- Do something unpleasant every day. Think of it as an exercise in discipline. When we get used to performing unpleasant tasks, and completing them with a good attitude, then we can tackle more difficult/more unpleasant tasks without so much as a grumble! Imagine the impact you can have on those around you when you are seen completing a repulsive task without complaining or sighing or even rolling your eyes. The world (or at least your family) will be grateful for your pleasant demeanor and your joyful attitude! And you will bless someone else because now THEY won’t have to do the “nasty” task!
Now, to wrap things up (so that I can get more tasks accomplished)…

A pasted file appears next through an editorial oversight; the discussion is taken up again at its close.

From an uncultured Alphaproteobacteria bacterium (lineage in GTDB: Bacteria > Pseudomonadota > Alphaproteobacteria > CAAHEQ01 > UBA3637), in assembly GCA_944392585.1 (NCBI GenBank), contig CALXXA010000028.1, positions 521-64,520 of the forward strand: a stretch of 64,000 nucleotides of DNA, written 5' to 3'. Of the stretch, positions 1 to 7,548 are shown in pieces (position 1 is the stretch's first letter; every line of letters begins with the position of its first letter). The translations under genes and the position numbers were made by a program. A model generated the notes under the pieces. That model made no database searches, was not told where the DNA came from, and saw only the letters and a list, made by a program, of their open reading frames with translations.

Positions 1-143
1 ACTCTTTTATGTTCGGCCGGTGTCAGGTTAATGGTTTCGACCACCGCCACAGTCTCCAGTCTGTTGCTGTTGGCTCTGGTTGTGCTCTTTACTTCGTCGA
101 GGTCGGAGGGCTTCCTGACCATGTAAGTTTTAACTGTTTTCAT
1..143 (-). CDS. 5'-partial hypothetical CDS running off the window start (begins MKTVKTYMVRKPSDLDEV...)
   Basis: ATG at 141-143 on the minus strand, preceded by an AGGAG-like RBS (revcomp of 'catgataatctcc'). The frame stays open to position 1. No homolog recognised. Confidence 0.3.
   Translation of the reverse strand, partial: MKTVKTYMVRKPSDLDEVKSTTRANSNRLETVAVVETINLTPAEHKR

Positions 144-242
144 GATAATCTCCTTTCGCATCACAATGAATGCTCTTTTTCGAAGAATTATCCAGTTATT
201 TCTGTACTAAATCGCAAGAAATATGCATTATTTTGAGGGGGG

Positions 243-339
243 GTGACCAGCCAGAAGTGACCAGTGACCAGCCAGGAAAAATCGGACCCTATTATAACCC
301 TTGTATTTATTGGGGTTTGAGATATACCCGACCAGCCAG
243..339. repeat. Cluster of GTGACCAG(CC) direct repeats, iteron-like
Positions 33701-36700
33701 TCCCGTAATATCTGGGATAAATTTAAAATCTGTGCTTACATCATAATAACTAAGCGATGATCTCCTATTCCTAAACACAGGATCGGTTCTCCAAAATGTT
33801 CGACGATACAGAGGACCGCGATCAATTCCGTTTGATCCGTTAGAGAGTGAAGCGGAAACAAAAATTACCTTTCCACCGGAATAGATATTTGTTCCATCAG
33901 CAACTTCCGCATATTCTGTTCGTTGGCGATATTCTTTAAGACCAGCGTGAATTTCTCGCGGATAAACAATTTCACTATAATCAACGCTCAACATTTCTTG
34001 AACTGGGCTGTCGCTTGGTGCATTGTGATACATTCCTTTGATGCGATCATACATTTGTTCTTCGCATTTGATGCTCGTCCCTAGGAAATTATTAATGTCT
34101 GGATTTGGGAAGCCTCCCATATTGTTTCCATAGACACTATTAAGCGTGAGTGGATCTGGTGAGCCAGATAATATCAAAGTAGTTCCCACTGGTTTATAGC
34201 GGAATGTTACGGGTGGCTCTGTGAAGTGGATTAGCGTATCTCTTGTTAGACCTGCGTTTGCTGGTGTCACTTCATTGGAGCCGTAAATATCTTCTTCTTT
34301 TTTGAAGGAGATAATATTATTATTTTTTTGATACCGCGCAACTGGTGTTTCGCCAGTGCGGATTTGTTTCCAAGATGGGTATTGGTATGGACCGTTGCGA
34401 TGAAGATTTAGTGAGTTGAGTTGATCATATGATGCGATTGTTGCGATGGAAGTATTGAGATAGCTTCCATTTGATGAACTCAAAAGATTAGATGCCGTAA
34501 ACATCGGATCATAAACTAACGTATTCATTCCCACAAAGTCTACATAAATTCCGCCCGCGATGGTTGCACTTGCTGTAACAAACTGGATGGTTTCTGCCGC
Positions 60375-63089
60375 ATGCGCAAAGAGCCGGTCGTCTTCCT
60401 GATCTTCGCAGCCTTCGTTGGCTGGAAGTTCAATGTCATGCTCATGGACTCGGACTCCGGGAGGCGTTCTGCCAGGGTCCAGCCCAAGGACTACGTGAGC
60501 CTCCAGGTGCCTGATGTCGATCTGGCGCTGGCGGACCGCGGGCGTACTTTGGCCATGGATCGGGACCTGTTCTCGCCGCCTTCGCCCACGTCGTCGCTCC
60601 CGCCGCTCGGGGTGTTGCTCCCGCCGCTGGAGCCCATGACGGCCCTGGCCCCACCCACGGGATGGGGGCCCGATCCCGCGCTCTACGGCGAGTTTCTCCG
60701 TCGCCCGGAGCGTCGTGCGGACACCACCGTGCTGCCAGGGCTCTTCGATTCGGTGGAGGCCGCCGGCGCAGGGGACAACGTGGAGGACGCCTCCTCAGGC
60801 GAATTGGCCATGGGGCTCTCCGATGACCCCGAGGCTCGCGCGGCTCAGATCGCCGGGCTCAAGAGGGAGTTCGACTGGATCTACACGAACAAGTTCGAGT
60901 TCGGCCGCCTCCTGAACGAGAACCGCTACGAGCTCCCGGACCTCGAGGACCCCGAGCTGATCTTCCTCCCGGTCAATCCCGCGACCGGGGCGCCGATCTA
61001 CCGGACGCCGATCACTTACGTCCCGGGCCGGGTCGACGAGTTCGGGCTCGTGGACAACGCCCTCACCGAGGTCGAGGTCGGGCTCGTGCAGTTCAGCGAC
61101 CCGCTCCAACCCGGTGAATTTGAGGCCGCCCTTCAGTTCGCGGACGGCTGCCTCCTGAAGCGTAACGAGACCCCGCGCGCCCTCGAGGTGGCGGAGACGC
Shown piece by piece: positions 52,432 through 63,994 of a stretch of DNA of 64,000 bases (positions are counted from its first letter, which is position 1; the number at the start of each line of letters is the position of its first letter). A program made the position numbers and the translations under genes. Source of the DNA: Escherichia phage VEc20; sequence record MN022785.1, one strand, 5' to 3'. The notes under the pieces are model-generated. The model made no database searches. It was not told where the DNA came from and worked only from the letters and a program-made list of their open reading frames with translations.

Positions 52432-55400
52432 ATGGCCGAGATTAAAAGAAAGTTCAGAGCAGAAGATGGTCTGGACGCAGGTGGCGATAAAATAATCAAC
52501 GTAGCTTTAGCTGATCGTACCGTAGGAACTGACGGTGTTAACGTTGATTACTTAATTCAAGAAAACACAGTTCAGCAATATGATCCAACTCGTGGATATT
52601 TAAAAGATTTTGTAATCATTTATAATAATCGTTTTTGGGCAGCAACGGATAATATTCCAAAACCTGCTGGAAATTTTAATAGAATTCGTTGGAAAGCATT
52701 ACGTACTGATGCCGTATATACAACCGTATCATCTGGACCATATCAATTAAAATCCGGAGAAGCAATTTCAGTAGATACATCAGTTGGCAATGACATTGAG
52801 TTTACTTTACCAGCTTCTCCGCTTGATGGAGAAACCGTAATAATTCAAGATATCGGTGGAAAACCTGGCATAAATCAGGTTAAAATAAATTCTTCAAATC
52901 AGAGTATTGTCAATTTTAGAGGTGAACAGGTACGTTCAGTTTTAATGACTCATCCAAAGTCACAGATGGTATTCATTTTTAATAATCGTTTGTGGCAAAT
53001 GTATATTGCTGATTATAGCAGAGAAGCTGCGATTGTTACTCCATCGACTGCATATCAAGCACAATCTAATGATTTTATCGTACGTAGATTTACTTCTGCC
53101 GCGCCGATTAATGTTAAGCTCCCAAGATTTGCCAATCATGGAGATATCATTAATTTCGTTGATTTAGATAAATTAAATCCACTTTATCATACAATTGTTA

Being retired, my daily schedule varies only a little, but I try to be productive and accomplish more than sitting on the couch, watching soap operas, and popping bonbons… None of which I do, except the bonbons J. And yes, due to my clinical depression I know the frustration of not having the energy or desire to even get out of bed- let alone be productive. But I have also known days packed so full of anxious activity that I almost instantly fall asleep when my head hits the pillow. Neither of these extremes are good or balanced.
But my end goal every day is to make this day count. So at the end of my day, as with any mission, I do some evaluation /assessment (some may call this personal reflection) on my activities. I ask myself these questions:
- Did I get some things on my “to do” list done?
- Did I waste time?
- If I did waste time, what was I doing (watching movies, playing games, social media)?
- How can I lessen the time I waste?
- What are some tasks that I want to complete tomorrow?
So now I ask you, “What are you doing to make your day count?”